“We have been working with AMR to address some concerns we have about how response times are calculated under the contract, and in the city of Gulfport and whether those response times are sufficient for the needs of our citizens," said Councilman Sharp.
Not letting time slip away was the main reason that Sharp brought this before the council.
“My concern in bringing that to the council today, despite AMR being very willing to work on trying to come up with a plan to address those issues, was not letting the clock run out on our ability to get out of the contract should we ultimately determine that is necessary," Sharp told WLOX.
Not all members of the council are as eager as Sharp to consider other options.
“It is important to understand that the AMR contract is a very good contract, and I, for one, will vote to stay with AMR," said Councilwoman Ella Holmes-Hines.
She feels the contract is about more than the services that AMR offers and a change could do more harm than good.
“You have to understand, AMR helps us tremendously with supplies and with medical,” said Holmes-Hines. “I understand that there is a group of people, the main ones to consider a change, but that’s not how you do it. Because, the only way you can get out of a contract is going to be on a negative approach.”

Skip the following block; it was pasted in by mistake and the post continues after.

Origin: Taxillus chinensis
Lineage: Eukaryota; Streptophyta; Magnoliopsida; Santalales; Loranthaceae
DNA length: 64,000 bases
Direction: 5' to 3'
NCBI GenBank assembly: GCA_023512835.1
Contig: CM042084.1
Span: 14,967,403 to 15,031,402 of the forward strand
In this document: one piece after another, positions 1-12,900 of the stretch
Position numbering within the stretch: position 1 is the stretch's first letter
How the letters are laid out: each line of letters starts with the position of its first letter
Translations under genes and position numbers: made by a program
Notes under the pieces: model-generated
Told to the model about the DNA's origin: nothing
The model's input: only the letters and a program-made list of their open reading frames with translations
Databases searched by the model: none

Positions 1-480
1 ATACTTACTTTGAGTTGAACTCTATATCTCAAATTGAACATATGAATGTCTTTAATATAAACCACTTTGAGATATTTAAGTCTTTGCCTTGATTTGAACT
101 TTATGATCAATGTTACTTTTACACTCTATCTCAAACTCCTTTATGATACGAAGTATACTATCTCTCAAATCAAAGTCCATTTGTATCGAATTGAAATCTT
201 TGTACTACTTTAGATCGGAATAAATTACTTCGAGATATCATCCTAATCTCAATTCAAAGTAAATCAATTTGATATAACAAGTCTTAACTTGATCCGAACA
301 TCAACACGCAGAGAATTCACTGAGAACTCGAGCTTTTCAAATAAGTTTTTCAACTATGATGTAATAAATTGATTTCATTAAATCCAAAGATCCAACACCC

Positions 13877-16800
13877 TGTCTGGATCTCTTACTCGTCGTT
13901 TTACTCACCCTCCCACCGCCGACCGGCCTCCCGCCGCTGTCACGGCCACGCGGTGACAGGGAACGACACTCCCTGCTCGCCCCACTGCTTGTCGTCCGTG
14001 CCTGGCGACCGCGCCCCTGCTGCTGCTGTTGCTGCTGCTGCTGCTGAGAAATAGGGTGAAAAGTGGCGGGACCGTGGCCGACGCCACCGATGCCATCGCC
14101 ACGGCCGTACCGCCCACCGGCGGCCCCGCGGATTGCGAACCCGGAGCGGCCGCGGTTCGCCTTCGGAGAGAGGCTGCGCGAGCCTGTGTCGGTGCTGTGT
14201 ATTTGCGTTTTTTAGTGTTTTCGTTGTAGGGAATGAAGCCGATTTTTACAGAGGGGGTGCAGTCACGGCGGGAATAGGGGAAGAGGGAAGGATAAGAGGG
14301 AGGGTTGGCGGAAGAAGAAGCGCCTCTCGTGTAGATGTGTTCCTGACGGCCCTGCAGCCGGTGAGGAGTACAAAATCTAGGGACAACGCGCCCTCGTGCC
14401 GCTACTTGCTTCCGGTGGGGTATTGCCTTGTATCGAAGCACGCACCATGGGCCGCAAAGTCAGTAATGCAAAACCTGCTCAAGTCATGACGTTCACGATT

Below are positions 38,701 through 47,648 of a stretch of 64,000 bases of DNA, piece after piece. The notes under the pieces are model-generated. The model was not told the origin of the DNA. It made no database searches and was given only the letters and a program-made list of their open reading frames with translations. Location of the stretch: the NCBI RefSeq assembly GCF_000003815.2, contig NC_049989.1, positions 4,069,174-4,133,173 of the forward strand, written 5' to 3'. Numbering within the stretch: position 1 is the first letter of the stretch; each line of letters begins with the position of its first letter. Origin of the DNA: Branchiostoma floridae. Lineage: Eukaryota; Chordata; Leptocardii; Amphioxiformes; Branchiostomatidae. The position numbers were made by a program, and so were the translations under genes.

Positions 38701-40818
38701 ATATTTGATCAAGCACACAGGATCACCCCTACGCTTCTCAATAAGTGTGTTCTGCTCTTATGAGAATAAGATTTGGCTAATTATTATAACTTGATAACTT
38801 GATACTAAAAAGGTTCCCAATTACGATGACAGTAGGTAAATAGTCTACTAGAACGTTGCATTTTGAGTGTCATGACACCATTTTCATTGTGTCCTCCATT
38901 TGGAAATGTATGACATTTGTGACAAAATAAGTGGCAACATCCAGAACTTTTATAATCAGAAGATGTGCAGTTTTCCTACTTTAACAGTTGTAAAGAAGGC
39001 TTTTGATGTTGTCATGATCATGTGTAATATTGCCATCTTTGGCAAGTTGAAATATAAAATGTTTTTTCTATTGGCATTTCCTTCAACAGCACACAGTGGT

A vote on the matter, despite Tuesday’s executive session, will take more time.
“No such decisions have been made at this point," said Councilman Sharp. "I just wanted to pose some issues to our legal council to have them get back with some answers for us on that.”
Sharp said AMR is and has been operating within the terms of the contract. He feels that those terms are written in favor of AMR and not the people of Gulfport.